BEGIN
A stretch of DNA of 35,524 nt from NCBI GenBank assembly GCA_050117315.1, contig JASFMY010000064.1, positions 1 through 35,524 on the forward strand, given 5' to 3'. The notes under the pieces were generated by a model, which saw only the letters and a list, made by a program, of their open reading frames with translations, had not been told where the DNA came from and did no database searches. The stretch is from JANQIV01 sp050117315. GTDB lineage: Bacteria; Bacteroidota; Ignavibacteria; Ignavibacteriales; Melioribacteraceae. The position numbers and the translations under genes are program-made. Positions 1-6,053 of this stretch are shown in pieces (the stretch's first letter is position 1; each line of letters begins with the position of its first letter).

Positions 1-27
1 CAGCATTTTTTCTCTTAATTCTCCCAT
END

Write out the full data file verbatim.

A stretch of DNA of 35,524 nt from NCBI GenBank assembly GCA_050117315.1, contig JASFMY010000064.1, positions 1 through 35,524 on the forward strand, given 5' to 3'. The notes under the pieces were generated by a model, which saw only the letters and a list, made by a program, of their open reading frames with translations, had not been told where the DNA came from and did no database searches. The stretch is from JANQIV01 sp050117315. GTDB lineage: Bacteria; Bacteroidota; Ignavibacteria; Ignavibacteriales; Melioribacteraceae. The position numbers and the translations under genes are program-made. Positions 1-6,053 of this stretch are shown in pieces (the stretch's first letter is position 1; each line of letters begins with the position of its first letter).

Positions 1-27
1 CAGCATTTTTTCTCTTAATTCTCCCAT